Numismatica Ars Classica, Zurich   |   Auction 106 Part I   |   9 - 10 May 2018 Sort by Lot-NumberSort by Estimate
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Lot 225





Estimate: 25'000 CHF   |   Starting price: 20'000 CHF Price realized: 40'000 CHF
Aetolia, Aetolian League. Stater 275-245, AV 8.53 g. Head of Athena r., wearing crested Corinthian helmet; bowl decorated with coiled snake. Rev. ΑΙΤΩΛΩΝ Aetolia seated r. on pile of shields, holding spear and Nike, sword at her l. side; in r. field, monogram and, in exergue, ANA. Scholten 548. Chart II/13. Tsangari 573a (this coin). BCD Acarnania-Aetolia 426 (this coin).
Extremely rare and in exceptional condition for the issue. Struck in high
relief and with a lovely reddish tone. Extremely fine

Ex Sotheby, Wilkinson & Hodge 28 May 1900, Late Collector 270; Hess-Leu 31, 1966, 295; Hess-Leu 45, 1970, 167 and M&M GmbH 23, 2007, BCD Akarnanien une Aetolien, 426 sales.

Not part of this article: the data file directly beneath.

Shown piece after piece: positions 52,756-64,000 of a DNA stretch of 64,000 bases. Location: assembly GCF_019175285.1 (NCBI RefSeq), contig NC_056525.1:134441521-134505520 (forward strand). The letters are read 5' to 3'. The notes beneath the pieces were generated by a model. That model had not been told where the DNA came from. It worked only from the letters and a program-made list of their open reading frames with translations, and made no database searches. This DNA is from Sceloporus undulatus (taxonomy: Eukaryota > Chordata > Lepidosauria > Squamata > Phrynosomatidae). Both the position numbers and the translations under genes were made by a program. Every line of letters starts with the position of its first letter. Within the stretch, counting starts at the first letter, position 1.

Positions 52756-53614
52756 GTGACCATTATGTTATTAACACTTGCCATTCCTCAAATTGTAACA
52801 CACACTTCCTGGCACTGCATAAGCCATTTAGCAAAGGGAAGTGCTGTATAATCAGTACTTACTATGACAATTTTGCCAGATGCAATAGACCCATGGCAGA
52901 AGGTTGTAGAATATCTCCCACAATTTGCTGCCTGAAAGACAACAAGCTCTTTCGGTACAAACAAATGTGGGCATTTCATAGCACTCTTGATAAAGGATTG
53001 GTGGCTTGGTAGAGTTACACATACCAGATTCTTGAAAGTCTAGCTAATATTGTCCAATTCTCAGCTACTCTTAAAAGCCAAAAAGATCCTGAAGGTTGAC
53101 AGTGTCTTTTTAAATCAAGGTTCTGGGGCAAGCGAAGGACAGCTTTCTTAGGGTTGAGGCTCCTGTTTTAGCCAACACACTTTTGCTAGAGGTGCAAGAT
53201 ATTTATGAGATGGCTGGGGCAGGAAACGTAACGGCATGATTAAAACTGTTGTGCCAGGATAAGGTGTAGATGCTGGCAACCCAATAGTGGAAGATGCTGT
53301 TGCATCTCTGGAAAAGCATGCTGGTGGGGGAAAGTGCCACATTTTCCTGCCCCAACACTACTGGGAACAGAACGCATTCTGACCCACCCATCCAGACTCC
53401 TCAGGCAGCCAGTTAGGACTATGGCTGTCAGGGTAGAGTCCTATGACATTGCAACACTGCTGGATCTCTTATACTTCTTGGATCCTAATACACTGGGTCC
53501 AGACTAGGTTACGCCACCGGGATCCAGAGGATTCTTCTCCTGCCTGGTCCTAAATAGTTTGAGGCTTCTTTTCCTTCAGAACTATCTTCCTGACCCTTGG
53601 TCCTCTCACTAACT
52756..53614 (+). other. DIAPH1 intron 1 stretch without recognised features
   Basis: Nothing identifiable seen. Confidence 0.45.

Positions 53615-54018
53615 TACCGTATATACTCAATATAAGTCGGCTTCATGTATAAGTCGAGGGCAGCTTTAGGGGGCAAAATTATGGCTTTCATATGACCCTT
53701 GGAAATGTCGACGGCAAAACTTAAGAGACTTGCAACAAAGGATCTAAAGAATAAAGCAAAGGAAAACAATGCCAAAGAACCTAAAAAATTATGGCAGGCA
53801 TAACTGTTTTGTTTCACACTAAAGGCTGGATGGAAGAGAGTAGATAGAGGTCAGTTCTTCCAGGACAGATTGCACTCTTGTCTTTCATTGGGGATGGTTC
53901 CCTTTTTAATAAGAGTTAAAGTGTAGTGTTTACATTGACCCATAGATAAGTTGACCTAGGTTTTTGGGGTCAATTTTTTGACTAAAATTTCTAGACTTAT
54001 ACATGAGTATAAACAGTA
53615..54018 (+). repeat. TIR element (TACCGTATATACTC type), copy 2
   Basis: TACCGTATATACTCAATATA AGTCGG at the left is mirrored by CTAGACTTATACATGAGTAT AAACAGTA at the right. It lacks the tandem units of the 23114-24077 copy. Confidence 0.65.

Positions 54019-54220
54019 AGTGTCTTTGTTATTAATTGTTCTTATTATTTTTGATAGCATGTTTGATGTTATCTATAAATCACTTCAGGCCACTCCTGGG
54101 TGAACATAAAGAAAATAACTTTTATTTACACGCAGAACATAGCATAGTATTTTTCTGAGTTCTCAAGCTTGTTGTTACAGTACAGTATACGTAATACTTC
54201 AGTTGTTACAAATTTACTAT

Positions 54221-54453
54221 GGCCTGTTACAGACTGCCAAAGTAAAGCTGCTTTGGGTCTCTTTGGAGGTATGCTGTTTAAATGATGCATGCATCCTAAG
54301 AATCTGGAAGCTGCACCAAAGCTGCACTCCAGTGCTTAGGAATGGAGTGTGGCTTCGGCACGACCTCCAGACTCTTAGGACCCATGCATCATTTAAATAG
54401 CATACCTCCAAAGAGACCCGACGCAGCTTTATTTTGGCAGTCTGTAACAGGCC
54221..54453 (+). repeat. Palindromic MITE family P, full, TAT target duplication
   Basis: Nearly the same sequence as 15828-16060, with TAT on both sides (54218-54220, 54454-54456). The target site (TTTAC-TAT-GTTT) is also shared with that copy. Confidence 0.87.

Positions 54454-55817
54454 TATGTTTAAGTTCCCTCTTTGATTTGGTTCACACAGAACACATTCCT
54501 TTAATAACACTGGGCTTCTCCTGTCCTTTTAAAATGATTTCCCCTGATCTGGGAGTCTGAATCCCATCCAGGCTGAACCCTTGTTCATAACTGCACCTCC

This attractive gold stater of the Aetolian League was struck to finance the long struggle between the federal state and Philip V of Macedon expressed through the violence of the Social War (220-217 B.C.) and the First Macedonian War (215-205 B.C.). These wars were very expensive for the Aetolian League, especially considering that it was forced to accept humiliating peace treaties at the end of each, and gold was required to maintain the federal and mercenary forces that it fielded against Philip. The coin types are particularly interesting as they simultaneously look to the past and presage the future. The Athena obverse type is drawn directly from the staters of Alexander the Great, which had become internationally recognized and almost universally accepted throughout the Mediterranean world in the third century B.C. The reverse type depicts the personification of Aetolia seated on a pile of Gallic shields and holding Nike, advertising the past glory of the League. This type represents a statute erected by the Aetolian League at Delphi following its famous repulse of Gallic invaders in 279/8 B.C. The victory not only saved the great panhellenic shrine from plunder by the barbarian, but also prevented the Celts from making inroads further south into mainland Greece. As such, the League was catapulted to stardom as the savior of Greece. Building on this fame, the Aetolian League expanded beyond the borders of Aetolia proper. By the late third century B.C. the League had become a Greek superpower capable of opposing Macedonian kings and was poised to absorb the entirety of mainland Greece within its borders. The depiction of Aetolia as a bare-breasted Amazonian warrior seated on a pile of shields influenced the development of representations of Roma. The League was allied against Philip V during the First Macedonian War and the subsequent Second Macedonian War (200-197 B.C.) and Roman forces operating in Greece almost certainly would have been exposed to Aetolian coinage. The Aetolia type of this stater seems to have appealed to Roman tastes and spawned very similar depictions of Roma on Republican denarii of the second and first centuries B.C. (e.g., Crawford 287/1, 335/1, 421/1). This is a grand irony because the Aetolian League became disenchanted with its Roman allies and took up arms against them in 191-189 B.C. This disastrous Aetolian War resulted in Roman victory and the dissolution of the League outside of Aetolia.

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